The group, which has temporarily closed its UK and US sites, said it has also secured access to another £233m in liquidity to boost its finances. The new lending facility will mature in 2024.
Last month, Cineworld shut the doors to 633 of its cinemas. Its network in Scotland includes Aberdeen, Edinburgh, Dundee, Falkirk, and Glasgow. It was one of a raft of cinema chains to be affected by the pandemic, as film studios push back the release dates of major new movies, including the latest James Bond film, No Time to Die, to 2021.
Mooky Greidinger, chief executive of Cineworld, said: "Over the long term, the operational improvements we have put in place since the start of the pandemic will further enhance Cineworld's profitability and resilience.
"The group continues to monitor developments in the relevant markets in which we operate and our entire team is focused on managing our cost base. We look forward to resuming our operations and welcoming movie fans around the world back to the big screen for an exciting and full slate of films in 2021."
Cineworld said it has also extended an £83m revolving credit facility, which was due to expire next month, to May 2024, and pulled forward an expected tax refund of more than £150m to early 2021.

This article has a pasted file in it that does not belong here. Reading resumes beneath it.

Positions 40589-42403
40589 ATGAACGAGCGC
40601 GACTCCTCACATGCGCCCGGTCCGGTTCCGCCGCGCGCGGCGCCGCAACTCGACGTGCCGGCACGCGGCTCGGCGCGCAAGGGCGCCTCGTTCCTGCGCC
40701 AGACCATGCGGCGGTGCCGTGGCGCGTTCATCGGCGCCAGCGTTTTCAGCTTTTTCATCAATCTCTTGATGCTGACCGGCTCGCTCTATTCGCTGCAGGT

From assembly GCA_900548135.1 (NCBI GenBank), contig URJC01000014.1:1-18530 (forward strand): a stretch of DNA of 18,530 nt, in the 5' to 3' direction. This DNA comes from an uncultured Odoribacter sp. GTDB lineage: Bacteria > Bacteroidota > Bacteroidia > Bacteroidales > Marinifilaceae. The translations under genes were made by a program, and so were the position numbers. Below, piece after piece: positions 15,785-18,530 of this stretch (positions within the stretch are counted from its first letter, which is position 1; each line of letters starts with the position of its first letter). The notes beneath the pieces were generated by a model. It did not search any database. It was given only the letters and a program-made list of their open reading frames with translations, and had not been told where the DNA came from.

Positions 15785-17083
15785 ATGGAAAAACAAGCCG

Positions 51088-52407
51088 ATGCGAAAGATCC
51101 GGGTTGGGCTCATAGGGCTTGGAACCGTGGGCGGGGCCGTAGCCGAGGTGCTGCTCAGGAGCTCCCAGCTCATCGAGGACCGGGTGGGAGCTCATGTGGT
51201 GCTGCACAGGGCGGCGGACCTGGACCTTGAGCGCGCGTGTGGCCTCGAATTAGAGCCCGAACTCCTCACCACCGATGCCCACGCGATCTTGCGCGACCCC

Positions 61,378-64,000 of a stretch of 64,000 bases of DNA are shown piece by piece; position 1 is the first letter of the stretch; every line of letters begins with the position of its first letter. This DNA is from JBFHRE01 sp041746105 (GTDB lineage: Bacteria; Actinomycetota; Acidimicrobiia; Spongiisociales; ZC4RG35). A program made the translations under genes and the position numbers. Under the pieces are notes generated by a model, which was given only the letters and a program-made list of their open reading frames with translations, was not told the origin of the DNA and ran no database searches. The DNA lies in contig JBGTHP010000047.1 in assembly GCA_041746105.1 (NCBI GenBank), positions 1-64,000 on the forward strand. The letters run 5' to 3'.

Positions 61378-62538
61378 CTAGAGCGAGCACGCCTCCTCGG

Susannah Streeter, senior investment and markets analyst at Hargreaves Lansdown, said: “The curtain has been raised on a more positive picture for Cineworld, with the company grabbing hold of another financial lifeline as the post pandemic world comes more sharply into view.
“The AstraZeneca vaccine results have washed another wave of relief over the entertainment and hospitality industry, with hopes raised again that mass inoculation programmes will inspire movie goers to snap up seats once cinemas reopen.
“The company is still eyeing May next year for a grand reopening of movie theatres around the world, but that will depend on just how quickly studios schedule big releases. It’s hoped the vaccine breakthroughs will help unblock the pipeline of productions, however that is likely to depend on the success and speed of mass inoculations.’’